How to Keep Your Guinea Pigs Cool In the Summer
GD Star Rating
If you think this post deserves under 5 stars,
The summer sure can be a lot of fun for Humans and guinea pigs alike!
But along with the fun in the sun and time to relax comes an extra responsibility for guinea pig keepers: keeping our guinea pigs happy and healthy during the long, warm days of summer.
Guinea pigs are sensitive creatures and they particularly enjoy a properly adjusted heat gauge that is set to temperatures between 67° and 77°F (19.4°C and 25°C respectively). So whether you think it’s cool enough in your house or not, imagine how much more uncomfortable your cavy may feel, all dressed up in that warm and fuzzy coat, lying on absorbent bedding. Agh. Ew. Itchy.
The HappyCavy Family is fortunate enough to live in the Pacific Northwest USA, where the temperatures are mild and relatively free of super-high temps or freezing weather. But we sure do get our oppressively hot, too-sweaty-to-sleep heat waves from time to time.
It’s during these uncomfortable times that we break out an air conditioning unit and follow some of the advice we have collected below on how to helping your guinea pig stay cool in the summer heat.
|THE GUINEA PIG WEBCAMS ARE ONLINE
» view now
BUY AN INDOOR TEMPERATURE MONITOR
Buy an indoor digital display thermometer (like this one) to place near your guinea pig cage. If the temperature is above 78°F (25.5°C) you should turn on an air conditioning unit or use one of the heat management suggestions below.
Bring Your Guinea Pig Indoors
You can best help your guinea pig stay cool by keeping them indoors during the hottest months of summer. An indoor environment will provide the shelter and access to supplies your guinea pig needs to stay cool. Air conditioners, ice packs, and other cooling techniques can be more easily administered if your guinea pig is nearby, indoors, and outside the heat.
Access to Water
Your guinea pig can consume an excessive amount of water in high heat. Be sure to continuously check your guinea pig’s water level and fresh up their supply every so often: fresh, cooler water is much more refreshing than a warm and stale drinking supply. A word of advice: Don’t provide chilled water, as the change of temperature may shock your guinea pig’s body.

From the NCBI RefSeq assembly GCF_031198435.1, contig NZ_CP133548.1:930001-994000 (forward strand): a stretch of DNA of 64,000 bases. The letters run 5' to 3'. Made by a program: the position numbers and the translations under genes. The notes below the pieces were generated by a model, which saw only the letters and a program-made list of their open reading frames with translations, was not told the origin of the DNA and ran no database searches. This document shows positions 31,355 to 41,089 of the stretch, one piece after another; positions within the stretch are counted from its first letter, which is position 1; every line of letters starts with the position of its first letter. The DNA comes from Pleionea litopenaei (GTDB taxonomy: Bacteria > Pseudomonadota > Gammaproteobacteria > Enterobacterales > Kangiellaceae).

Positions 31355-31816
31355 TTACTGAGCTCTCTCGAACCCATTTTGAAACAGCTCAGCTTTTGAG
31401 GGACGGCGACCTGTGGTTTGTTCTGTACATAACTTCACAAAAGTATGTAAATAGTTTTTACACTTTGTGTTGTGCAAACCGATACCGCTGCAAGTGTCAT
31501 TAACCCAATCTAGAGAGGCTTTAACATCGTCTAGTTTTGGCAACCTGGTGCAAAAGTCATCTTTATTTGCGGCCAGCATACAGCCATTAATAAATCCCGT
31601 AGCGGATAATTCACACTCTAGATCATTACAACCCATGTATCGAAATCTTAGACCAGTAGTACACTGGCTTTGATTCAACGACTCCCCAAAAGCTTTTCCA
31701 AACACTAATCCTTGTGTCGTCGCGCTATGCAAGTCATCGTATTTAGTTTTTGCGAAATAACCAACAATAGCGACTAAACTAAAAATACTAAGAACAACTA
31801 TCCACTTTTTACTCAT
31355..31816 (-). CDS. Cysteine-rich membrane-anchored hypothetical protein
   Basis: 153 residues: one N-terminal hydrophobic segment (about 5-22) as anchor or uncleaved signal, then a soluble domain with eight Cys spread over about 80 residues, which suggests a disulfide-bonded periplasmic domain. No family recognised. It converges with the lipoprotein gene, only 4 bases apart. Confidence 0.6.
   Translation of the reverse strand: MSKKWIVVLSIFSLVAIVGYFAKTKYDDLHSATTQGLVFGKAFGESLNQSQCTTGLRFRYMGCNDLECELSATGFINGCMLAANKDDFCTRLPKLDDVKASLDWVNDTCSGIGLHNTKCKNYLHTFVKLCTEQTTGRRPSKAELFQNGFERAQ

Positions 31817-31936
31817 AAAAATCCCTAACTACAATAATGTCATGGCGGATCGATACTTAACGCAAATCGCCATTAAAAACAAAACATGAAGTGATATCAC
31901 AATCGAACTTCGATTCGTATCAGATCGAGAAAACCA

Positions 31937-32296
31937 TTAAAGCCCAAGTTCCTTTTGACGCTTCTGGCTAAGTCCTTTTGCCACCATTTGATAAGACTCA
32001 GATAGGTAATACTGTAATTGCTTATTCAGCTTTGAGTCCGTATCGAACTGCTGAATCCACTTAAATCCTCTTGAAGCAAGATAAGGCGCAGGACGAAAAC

A reasonable supply of vegetables and fruit with a high-water content, like cucumber or cool berries, can help ease the discomfort in moderate heat (it will do very little to alleviate extreme temperatures). While feeing a large amount of high-water content fruits and vegetables to your guinea pig is NOT recommend, providing a little more than usual during the summer isn’t a terrible idea.
Fans and Air Conditioners
We’ve received a lot of questions over the years about how to properly care for guinea pigs during the summer, and the question that comes up the most is, “Can I use a fan?” The answer is, “Yes, Yes, YES!”
Fans and air conditioners are invaluable tools for taking most of the burden off your guinea pig when it’s hot outside. When you can begin to feel the heat of the mid-day through the walls of your home, a properly placed fan of air conditioning unit (A/C) is quite effective.
When using a fan or air conditioner to cool your guinea pig’s room, make sure the air is blowing AWAY from your guinea pig’s cage. To avoid the change of an upper respiratory infection (URI), the unit should not be casting air in any part of your guinea pig’s living environment.
Ice Packs, Gel Cushions, Cool Tiles
Besides having a small air conditioning unit installed in our room, The Humans also give us ice packs, gel cushions, and chilled tiles bought from a hardware store.
DIY Guinea Pig Ice Pack
A simple DIY alternative to buying ice packs or hidey ice pads:
You will need
• Empty plastic bottle with lid, any will do
• Regular kitchen “dish towel”
1. Clean the empty plastic bottle with a little soap and warm water. Rinse thoroughly
2. Fill the cleaned bottle 3/4 full with clean water
3. Seal the lid on the bottle
4. Rinse the bottle again and pat dry, not too thoroughly as we want to keep the bottle a bit wet
5. Place the bottle in the freezer
6. Remove the bottle from your freezer in 2 to 3 days, or until solid
7. Wrap bottle in a towel and place in your guinea pig’s cage
8. Watch them explore and stay cool
*You can remove the towel after the bottle has cooled down, depending on your indoor temps
The Humans generally save any drink-sized bottle around and use them as on-the-fly cooling packs for summer. It’s super easy, doesn’t cost a dime, and can provide a quick fix to a really uncomfortable problem!
Cover Your Windows
I’m sorry, are my windows showing?
Not exactly, but close. By closing your window shades and drawing your curtains in the morning, you can prevent a lot of the sizzling summer heat from getting into your home. This means you’ll spend less money to cool your home and the risk of heat stroke or dehydration of your guinea pig can be significantly reduced.
And if you’re looking for a pro-top, you know we have one! Buy large sheets of dark, black fleece and hang them over your drawn curtains or shades before you leave for work in the morning. By providing an extra layer of heat protection to your home’s largest windows you can block even more dangerous heat from adversely effecting your sweet, fuzzy cavy babies.
Shout out to Guinea Pig Australia for an excellent article about how to handle guinea pig summer heat management along with some suggestions on first aid treatments for guinea pig heat stroke. Jump to the article.
How Do You Cool Off Your Guinea Pigs
How do you make sure your guinea pig stays cool during the summer heat? Please share your ideas in the comments section below!How to Keep Your Guinea Pigs Cool In the Summer,
If you think this post deserves under 5 stars,
please let us know why in the comment section! :)